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Early exploitation film
The major exploitation topics included sex and sex hygiene, prostitution and vice, drug use, nudity, and any other subject considered at the time to be in bad taste. --"Bold! Daring! Shocking! True: A History of Exploitation Films, 1919-1959 (1999) - Eric Schaefer, page 5
Preceded by: cautionary tales - pulp fiction
Parent category: exploitation film - film - paracinema
Titles: Freaks (1932)
Related: Production Code (USA cinema)
People: Kroger Babb - Dwain Esper
Subgenres: sex hygiene films - white slavery film
Earliest exploitation films
Some of the earliest exploitation films were pitched as sensationalist exposÚs of some drug or sex-related scandal, and were made independently of the major Hollywood studios, thus avoiding restrictions of the Production Code and providing a revenue source for independent theaters. Now that the major motion picture studios allow much more latitude in subject matter, it is not necessary for independent producers to cater to audiences' desires to view such things. Thus, in modern cinema, roles have reversed somewhat, with major studios catering to the so-called "lowest common denominator", while art films are more typically made independently. --http://en.wikipedia.org/wiki/Exploitation_film [Oct 2004]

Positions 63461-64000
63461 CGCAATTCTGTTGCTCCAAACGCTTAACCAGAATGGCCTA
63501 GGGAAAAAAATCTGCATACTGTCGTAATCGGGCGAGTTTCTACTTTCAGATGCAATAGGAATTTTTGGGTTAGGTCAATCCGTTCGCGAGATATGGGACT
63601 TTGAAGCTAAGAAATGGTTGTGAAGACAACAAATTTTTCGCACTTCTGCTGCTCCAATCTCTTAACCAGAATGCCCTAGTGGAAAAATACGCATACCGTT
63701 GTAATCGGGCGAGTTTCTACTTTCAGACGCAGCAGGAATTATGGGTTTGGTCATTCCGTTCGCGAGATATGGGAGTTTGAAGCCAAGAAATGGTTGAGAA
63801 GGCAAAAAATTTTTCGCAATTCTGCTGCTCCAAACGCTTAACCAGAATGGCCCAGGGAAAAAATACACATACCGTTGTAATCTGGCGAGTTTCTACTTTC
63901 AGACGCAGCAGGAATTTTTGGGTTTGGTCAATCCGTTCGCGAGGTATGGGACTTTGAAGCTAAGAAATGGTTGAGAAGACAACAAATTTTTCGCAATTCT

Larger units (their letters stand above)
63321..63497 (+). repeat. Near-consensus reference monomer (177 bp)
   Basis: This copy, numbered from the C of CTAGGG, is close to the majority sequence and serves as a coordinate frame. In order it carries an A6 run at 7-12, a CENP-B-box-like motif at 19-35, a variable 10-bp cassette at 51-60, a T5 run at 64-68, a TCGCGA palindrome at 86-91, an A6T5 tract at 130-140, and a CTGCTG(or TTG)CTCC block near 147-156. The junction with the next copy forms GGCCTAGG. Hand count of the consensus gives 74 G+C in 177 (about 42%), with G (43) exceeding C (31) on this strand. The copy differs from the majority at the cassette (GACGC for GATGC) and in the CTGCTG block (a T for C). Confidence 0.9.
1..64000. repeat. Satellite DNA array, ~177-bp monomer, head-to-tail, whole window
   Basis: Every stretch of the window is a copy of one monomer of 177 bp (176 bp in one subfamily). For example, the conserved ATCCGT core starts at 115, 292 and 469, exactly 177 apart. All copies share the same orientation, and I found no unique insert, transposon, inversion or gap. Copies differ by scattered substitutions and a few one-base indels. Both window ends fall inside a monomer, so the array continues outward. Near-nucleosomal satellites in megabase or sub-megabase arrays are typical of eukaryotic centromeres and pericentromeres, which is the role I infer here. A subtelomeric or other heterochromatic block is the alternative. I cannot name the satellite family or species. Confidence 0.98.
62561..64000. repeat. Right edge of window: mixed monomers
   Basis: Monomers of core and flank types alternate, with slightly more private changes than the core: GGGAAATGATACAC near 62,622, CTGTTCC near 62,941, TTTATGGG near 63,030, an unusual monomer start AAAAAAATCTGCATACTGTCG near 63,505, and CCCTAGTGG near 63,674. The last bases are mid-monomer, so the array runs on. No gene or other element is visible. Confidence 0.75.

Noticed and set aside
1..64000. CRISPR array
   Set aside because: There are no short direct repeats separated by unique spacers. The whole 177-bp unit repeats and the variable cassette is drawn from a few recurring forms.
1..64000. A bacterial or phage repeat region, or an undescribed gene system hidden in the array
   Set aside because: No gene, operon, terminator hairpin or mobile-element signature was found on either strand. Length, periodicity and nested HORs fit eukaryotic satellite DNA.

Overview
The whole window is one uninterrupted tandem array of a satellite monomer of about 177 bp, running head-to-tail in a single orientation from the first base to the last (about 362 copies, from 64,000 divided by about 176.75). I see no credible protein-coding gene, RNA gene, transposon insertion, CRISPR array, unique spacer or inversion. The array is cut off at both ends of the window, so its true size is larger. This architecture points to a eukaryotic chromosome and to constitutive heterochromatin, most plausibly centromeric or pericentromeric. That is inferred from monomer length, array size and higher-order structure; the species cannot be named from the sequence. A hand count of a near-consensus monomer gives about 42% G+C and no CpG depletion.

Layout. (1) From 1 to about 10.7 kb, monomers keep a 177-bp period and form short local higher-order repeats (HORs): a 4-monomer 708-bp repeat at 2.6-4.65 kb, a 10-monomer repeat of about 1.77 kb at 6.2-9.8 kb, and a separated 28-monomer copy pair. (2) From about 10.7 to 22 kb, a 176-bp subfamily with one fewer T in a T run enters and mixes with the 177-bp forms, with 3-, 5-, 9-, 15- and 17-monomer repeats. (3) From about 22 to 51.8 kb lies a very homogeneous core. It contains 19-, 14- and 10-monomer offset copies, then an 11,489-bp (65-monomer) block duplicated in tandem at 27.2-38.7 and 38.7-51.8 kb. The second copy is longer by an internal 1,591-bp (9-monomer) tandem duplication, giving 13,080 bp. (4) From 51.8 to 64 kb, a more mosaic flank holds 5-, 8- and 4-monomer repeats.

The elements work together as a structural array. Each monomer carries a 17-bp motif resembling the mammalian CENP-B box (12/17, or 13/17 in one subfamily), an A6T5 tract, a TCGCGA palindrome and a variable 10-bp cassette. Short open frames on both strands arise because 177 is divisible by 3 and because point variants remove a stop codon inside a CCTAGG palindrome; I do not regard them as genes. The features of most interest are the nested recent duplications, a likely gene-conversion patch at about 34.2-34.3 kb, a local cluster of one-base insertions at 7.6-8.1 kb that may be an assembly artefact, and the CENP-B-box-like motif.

Classic exploitation films made in the 1930s and 1940s were sensationalist fare at the time, and are now valued by aficionados for their nostalgic and ironic value. The most famous example of these is the cautionary tale Reefer Madness, a sensationalized and notoriously inaccurate attempt to demonize marijuana for Prohibition-era America.
A particularly important type of exploitation film of this era was the "sex hygiene" exploitation film, which featured white-coated "doctors" describing the how-tos of sex education to the fascinated and naive audience. Often times, the film would be attended by another "doctor" in a white coat selling sex-hygiene booklets in the lobby after the film screening. Usually the producers would make significantly more money from the sales of the booklets than the from the tickets to see the film. This type of film was also known as a "road show," because it was shown from town to town and was promoted in advance like a circus or carnival. One of the most famous of these was "Mom and Dad" which featured actual birth footage.
Sometimes the sex hygiene films would verge into what would be seen as shock exploitation today, showing graphic footage of the ravages of venereal disease. However, showman David Friedman said that in all his years presenting sex-hygiene films as a road show, patrons sometimes came out pale and shaken, but none asked for their money back. --http://en.wikipedia.org/wiki/Exploitation_film#Classic_Exploitation [Nov 2005]
Road showA tour made for a particular purpose, especially a political campaign. For example, It was primary season, and every would-be candidate was planning a road show. This term originated about 1900 for touring theatrical productions and in the mid-1900s began to be transferred to other endeavors. --AHD